Grinnell even suspects that competitive science fairs might hinder learning — and there’s some research to back him up. For three decades, researchers have been scrutinizing how competition motivates student behavior. Experiments by Carol Dweck in 2003, then a professor of psychology at Columbia University, suggest that students who are driven to learn for its own sake or for personal growth tend to stick to their studies longer than their highly competitive peers. People who want to outperform others, it turns out, get an emotional boost when they succeed, but any negative feedback stymies their interest in a subject. Individuals who value learning seem to be more resilient, persisting despite failures.
Another downside to competition? It’s distracting. In a pair of studies from 2015 and 2016, Rutgers University psychologists found that competition can harm how well our memories perform. Using neuroimaging, the researchers discovered that when people in the study were told how they were doing on memory exercises relative to other participants, areas of the brain typically associated with how we think about ourselves fired up while actual memory performance weakened. “Participants are so worried about focusing on how the other person is doing they’re not adequately learning,” said Brynne DiMenichi, a research fellow and an author of both papers.
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Yet competition has its uses. It is a powerful motivator, one that many people enjoy, and, as Dweck, now at Stanford University, points out, learning how to win or lose is valuable. “It’s too extreme to say competition is never good because it also could imply we shouldn’t hold children to standards,” she said.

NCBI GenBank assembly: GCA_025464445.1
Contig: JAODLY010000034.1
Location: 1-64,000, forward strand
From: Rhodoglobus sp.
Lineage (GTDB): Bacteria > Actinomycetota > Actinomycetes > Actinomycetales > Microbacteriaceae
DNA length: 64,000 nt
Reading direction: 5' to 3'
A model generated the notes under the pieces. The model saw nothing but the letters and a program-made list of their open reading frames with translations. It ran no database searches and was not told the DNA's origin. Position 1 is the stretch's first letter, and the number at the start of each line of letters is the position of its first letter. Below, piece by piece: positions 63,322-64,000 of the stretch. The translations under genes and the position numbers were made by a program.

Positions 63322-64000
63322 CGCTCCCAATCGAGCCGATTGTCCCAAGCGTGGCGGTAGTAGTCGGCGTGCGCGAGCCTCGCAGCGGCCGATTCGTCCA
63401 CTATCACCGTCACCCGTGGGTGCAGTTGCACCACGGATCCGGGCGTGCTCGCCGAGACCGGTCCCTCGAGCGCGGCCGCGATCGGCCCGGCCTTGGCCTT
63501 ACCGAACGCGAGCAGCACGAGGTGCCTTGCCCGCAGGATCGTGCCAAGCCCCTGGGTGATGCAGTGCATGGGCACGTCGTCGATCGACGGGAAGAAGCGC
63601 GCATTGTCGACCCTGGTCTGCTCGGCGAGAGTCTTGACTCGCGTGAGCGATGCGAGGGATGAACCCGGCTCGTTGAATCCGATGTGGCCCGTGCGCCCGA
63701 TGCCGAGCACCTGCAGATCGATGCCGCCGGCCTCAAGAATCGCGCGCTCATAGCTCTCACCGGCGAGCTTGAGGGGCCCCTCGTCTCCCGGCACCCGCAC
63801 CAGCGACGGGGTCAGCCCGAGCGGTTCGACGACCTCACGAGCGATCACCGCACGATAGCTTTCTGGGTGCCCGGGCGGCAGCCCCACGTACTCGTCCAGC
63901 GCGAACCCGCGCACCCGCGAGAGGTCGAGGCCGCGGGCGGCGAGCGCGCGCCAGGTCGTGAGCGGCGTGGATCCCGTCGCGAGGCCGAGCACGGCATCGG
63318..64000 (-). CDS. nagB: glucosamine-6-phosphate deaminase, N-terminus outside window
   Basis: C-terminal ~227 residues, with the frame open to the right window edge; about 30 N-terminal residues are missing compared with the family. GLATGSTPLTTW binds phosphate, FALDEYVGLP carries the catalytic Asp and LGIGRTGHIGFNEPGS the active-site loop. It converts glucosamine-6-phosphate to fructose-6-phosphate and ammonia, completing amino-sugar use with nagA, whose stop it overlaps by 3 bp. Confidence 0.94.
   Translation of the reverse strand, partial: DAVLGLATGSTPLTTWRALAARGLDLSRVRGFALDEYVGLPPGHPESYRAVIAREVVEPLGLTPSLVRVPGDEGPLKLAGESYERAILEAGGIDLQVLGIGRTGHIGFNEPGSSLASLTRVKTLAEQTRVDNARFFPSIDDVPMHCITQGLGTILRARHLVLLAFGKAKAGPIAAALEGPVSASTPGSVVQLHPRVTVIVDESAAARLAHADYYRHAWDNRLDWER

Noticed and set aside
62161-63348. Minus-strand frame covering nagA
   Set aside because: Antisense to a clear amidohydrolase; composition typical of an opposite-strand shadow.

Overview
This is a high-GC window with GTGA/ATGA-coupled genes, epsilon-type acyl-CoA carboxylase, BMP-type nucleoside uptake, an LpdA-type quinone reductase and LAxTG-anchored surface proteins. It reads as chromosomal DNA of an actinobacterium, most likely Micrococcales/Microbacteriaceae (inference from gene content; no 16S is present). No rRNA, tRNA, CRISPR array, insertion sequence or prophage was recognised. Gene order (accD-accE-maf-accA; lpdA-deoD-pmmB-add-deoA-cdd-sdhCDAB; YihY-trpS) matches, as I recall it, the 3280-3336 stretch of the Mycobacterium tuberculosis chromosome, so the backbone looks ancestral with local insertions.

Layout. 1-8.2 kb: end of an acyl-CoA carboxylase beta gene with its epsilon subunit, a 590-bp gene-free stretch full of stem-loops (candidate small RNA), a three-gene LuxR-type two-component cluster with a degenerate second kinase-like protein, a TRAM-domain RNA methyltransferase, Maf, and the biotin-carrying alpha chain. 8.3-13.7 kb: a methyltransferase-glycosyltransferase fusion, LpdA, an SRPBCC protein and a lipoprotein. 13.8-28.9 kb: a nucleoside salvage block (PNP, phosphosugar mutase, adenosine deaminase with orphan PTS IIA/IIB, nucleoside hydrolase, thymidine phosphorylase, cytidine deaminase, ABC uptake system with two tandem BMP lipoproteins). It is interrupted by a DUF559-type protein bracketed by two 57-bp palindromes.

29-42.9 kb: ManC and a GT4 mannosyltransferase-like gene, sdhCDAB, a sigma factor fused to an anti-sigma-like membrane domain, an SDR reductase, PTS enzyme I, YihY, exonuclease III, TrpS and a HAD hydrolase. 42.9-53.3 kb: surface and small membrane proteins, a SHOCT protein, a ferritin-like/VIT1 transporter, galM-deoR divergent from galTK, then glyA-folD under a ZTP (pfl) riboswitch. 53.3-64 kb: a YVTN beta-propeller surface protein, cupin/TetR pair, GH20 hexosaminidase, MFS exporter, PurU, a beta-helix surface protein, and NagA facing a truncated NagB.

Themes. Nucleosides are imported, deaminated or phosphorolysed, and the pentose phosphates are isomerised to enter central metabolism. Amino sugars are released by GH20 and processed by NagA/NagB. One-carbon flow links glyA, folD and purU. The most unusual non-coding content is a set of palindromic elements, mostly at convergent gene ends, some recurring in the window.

The best approach, argues Dweck, foregrounds the goals of learning and mastery. To do that, she says, science fair judges would evaluate student projects based on the scientific process behind them rather than the flashy final product or spectacular results. Careful interviews with each child, she says, would push students to reflect on scientific inquiry itself. By this logic, a very simple study or an experiment with negative results could still be a winner.
The model she describes resembles the “Standards-Based Science Fair,” developed by Peter Rillero, a professor of science education at Arizona State University in Phoenix. Judges evaluate budding scientists not against each other but based on their performance in certain categories: how well they form a hypothesis, for example, or analyze their data. Grinnell says this approach is now used by many schools that forgo competitive science fairs. Students who do want to push onward to district- or state-level competitions could still “opt in” to that experience, he notes.
Making science fairs noncompetitive is just one possible tweak on the classic model, but it’s a reminder that the science fair needs to be flexible to serve diverse communities. In one school DeLisi studied, for example, instructors decided to make the fair an entirely in-class project, thereby leveling the playing field for students from families with limited means. Other schools de-emphasize the scientific method entirely. They may instead prioritize students’ project management skills or focus on making science more interesting to kids by, for instance, inviting scientists to discuss their work.
“Ultimately the schools need to figure out what they want their students to get out of the experience and how to structure the fair and invest resources to achieve those goals,” DeLisi said. That process may take some trial and error — but that, too, is in the spirit of the scientific method.